Given all that above, in the early stage of some cases, nerve thickening is suggested to play a fundamental role in the pathophysiology of painful diabetic neuropathy, with a manifestation of focal pain. As such, it is conceivable that entrapment of affected nerves at sites of anatomic narrowness may occur, which could be treated through surgical decompression. As the compression continues, however, neuroplastic changes in central nervous system happen after reorganization of structures participating in the processing of noxious information, which may present with diffuse pain in certain patients. The management is rather complicated. Aside from the current medical therapies including tricyclic antidepressants, the serotonin and noradrenaline re-uptake inhibitor and anti-convulsants, and so forth, an unmet need still exists for pharmacological agents targeting the underlying mechanisms due to the ineffectiveness and the side effects of the available drugs. In this study, the severity of pain, two-point discrimination, NCV results and morphological changes (SCA) of compressed nerve were all improved in surgical group when compared to the control group. Furthermore, there is no significant difference between the focal and diffuse pain groups regarding the results of two-point discrimination and NCV testing, which was increased by 15–20% after nerve decompression. (Table 2) Therefore, surgical decompression is also encouraged among the patients with diffuse painful DPN when the Tinel sign is positive, which indicates the existence of entrapment and regeneration of axons .
The limitations in our study include: (1) although being queried on admission, non-surgical treatment such as pharmacotherapy of neuropathic pain was not precisely measured among all the patients due to the retrospective nature of this study. For this reason, preoperative evaluation including pain levels was performed with both VAS and BPI-DPN and no significant difference was observed. (2) The specific definition of the focal and diffuse pain. Although extent of pain in most patients is relatively invariable, parts of patients would experience both focal and diffuse pain during the course of painful DPN. The phenotype of pain was decided on admission prior to surgery. Further prospective, randomized and controlled trial with blinded study executers and observers is needed to verify the role of peripheral nerve decompression in patients with painful DPN and further elucidate the role which pain distribution and characterization play in managing painful diabetic neuropathy as well as the underlying mechanism involved.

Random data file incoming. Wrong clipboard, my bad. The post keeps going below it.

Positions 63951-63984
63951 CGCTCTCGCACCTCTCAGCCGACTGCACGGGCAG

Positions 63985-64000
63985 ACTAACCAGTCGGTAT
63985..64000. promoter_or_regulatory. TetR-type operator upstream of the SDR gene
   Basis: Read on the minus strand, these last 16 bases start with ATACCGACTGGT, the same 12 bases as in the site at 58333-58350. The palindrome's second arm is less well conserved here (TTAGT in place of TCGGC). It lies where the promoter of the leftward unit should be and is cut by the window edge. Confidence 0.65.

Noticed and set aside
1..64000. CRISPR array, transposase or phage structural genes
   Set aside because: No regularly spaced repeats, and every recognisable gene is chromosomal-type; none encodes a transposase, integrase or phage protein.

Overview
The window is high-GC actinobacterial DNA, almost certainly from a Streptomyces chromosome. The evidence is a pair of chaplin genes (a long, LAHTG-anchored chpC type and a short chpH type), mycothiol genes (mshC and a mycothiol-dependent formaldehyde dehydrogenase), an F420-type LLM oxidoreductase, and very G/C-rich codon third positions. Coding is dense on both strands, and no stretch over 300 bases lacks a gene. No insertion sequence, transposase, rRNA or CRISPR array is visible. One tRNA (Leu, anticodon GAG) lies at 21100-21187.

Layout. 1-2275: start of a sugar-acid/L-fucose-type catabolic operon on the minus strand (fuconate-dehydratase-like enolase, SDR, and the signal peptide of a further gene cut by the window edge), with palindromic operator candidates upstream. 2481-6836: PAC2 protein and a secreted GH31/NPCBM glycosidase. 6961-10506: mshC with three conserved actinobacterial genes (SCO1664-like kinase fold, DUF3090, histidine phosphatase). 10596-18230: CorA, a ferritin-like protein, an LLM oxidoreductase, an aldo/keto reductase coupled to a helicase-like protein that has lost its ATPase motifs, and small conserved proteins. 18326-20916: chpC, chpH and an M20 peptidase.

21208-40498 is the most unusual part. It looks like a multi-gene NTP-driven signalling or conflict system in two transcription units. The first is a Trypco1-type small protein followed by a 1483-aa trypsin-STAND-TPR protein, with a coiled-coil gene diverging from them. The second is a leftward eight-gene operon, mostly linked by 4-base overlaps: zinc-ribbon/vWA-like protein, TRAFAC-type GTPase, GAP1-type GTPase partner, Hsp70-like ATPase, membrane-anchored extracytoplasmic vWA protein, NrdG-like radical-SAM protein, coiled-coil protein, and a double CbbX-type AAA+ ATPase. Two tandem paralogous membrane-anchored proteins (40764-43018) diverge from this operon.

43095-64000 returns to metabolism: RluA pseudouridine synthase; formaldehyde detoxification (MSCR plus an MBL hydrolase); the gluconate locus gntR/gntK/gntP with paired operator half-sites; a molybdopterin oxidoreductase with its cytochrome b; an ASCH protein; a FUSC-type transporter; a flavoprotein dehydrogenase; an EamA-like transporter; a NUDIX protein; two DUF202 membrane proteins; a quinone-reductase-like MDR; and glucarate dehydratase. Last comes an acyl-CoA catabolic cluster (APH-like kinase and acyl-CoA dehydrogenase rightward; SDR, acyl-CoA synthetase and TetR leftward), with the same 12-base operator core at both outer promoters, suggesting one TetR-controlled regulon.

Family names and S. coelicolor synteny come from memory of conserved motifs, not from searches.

Allowing for the mixed results reported and the continuing controversy among researchers as to the effectiveness of nerve decompression surgery on DPN, , , , , , , – patient selection for surgery becomes increasingly critical through the long march to definitely delineate and confirm the place for nerve decompression. Distribution of pain indeed plays a practical role in predicting the response of painful DPN to the surgery according to the result of this study.
The results of this study continue to support the efficacy of decompression of multiple lower-extremity peripheral nerves in patients with painful diabetic neuropathy who presented with a positive Tinel sign. Favorable outcomes could be achieved in treating focal painful DPN through surgical decompression, which would also be helpful and should not be abandoned in diffuse painful DPN in the presence of Tinel sign.
Conceived and designed the experiments: CLL WCZ. Performed the experiments: CLL MY. Analyzed the data: CLL QFM GWL WXZ. Contributed reagents/materials/analysis tools: MY WXZ QFM. Contributed to the writing of the manuscript: CLL.The authors who received the funding: ZWC. The funders had no role in study design, data collection and analysis, decision to publish, or preparation of the manuscript.